Update (1300ET): WSJ says Justice has confirmed the story and they will be back with an update.
The governor of West Virginia just publicly confirmed our Pg 1 story, saying he had personally guaranteed loans from Greensill and that it's a burden on his family "beyond belief." Story to come. @dumav— Julie Steinberg (@JBSteins) June 1, 2021
* * *
The collapse of Greensill Capital has been the biggest financial scandal of the year so far, having set off a massive public corruption scandal in the UK that has deeply embarrassed the ruling Conservative Party due to the close involvement of former PM David Cameron, who was on the Greensill payroll and was caught trying to steer relief funds meant for small businesses to Greensill to help avert its collapse.
Most recently, Credit Suisse cited Greensill as its reason for cutting off SoftBank from all future investment-banking business after the Japanese mega-conglomerate with a VC arm was caught lying about its real role in CS's trade finance funds that were stocked with Greensill-packaged assets. Softbank was essentially using the fund to quietly bolster some of its portfolio companies, while also serving as an investor in the fund - an obvious conflict that we first pointed out in 2019.
But while the Greensill scandal forces a rethink of lobbying laws in Britain, at least one American politician has now been caught up in the madness: Republican West Virginia Gov. Jim Justice, who is now in the bag for $700MM thanks to Greensill's collapse.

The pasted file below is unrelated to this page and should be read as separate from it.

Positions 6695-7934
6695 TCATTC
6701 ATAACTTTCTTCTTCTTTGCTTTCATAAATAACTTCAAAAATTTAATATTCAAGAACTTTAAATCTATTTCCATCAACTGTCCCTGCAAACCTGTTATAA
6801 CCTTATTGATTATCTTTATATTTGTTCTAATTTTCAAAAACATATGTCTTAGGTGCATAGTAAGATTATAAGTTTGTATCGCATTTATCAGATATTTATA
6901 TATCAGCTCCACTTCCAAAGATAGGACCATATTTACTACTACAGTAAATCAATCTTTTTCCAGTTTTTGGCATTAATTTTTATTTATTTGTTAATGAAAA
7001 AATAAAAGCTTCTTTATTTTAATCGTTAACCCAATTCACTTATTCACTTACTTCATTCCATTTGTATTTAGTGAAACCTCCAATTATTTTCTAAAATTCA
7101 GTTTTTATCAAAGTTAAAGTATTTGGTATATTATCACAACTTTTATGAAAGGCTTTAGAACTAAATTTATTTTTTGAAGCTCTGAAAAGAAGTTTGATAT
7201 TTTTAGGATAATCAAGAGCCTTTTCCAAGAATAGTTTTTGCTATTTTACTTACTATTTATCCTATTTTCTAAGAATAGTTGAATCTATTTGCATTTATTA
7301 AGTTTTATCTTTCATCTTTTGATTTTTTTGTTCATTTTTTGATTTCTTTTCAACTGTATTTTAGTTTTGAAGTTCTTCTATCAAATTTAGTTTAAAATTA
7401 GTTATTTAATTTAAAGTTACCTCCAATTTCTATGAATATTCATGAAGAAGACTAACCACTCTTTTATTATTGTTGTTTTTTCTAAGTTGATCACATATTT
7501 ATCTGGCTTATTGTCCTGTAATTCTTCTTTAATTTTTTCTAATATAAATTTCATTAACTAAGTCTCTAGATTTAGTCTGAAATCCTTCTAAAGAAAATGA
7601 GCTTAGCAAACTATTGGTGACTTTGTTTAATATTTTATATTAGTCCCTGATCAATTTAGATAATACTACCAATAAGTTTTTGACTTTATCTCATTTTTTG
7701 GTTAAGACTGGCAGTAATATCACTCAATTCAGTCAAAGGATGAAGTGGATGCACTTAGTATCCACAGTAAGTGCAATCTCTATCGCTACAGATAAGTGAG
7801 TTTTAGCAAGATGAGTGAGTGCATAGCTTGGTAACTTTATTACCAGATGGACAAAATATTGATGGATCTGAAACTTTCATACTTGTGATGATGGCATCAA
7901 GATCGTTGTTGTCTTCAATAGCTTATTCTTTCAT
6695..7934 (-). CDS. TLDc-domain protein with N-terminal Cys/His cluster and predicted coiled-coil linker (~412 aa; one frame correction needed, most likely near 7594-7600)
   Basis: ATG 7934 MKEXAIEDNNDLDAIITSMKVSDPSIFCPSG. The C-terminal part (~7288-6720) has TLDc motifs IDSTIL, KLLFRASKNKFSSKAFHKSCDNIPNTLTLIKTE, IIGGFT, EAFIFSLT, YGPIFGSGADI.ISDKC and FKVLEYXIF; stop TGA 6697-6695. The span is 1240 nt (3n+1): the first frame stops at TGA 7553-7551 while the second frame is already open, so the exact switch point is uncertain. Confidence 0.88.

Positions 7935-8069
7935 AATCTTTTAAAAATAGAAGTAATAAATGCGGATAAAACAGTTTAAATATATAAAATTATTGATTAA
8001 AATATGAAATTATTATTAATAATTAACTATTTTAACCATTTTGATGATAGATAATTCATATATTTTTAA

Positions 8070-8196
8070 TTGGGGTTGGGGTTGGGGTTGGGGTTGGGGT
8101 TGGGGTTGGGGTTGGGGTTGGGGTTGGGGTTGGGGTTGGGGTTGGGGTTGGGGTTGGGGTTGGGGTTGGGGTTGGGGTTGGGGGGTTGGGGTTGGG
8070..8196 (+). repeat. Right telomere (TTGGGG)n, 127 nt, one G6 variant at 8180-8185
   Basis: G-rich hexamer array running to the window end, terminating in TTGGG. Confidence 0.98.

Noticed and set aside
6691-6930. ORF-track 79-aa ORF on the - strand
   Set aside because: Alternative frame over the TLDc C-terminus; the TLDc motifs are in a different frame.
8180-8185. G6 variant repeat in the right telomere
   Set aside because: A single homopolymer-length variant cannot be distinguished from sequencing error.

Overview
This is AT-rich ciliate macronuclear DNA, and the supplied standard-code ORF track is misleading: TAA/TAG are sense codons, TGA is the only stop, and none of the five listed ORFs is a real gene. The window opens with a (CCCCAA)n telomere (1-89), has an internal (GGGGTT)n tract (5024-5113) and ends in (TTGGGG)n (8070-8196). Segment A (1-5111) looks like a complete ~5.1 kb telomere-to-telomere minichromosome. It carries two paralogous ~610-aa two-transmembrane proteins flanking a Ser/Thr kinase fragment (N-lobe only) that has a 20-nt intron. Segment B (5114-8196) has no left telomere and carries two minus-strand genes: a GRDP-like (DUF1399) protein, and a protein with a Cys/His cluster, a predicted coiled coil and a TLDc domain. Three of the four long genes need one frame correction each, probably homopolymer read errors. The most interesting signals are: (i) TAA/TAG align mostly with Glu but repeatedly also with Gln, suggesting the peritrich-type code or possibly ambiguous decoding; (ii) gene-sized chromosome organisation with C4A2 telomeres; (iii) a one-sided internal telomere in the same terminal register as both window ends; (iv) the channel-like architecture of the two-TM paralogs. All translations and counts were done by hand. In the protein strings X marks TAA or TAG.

Gov. Jim Justice
According to WSJ's sources, Justice (who was handily reelected in the fall after switching from a Democrat to a Republican) is personally on the hook for nearly $700MM in Greensill loans to his coal companies.
He is also dealing with several "unrelated lawsuits" that are also putting financial pressure on his coal company. Some of the loans to Justice's companies were sliced up and incorporated into securities that wound up, among other places, in the $10 billion Credit Suisse fund that was gated at the beginning of the Greensill crisis.
Justice's Bluestone Resources is in talks to repay borrowers including Credit Suisse and others.The company has been identified as "one of three major borrowers" involved with the fund.
Bluestone hadn’t expected to begin repaying the Greensill loans until 2023 at the earliest, it said in a lawsuit fled back in March, right around the time that Greensill filed for insolvency in the UK. Greensill's financial troubles are supposedly responsible for Justice being dropped from the Forbes' billionaires' list. It now estimates his net worth at $450 million, down from $1.2 billion in April 2020.
Bluestone and Greensill began their financing relationship in May 2018, when Greensill Vice Chairman Roland Hartley-Urquhart reached out to the firm through a mutual acquaintance. Bluestone companies received financing over a three-year period, and when the first set of loans matured, Greensill replaced them with new loans in a process that became known as a "cashless roll," just one of the sketchy practices embraced by Greensill and its borrowers. In one particularly egregious process, Greensill and Bluestone embraced "prospective receivables" which haven't yet been generated. These "prospective" loans were sometimes booked from "prospective buyers", some of whom (likely many of whom) never actually became Bluestone customers.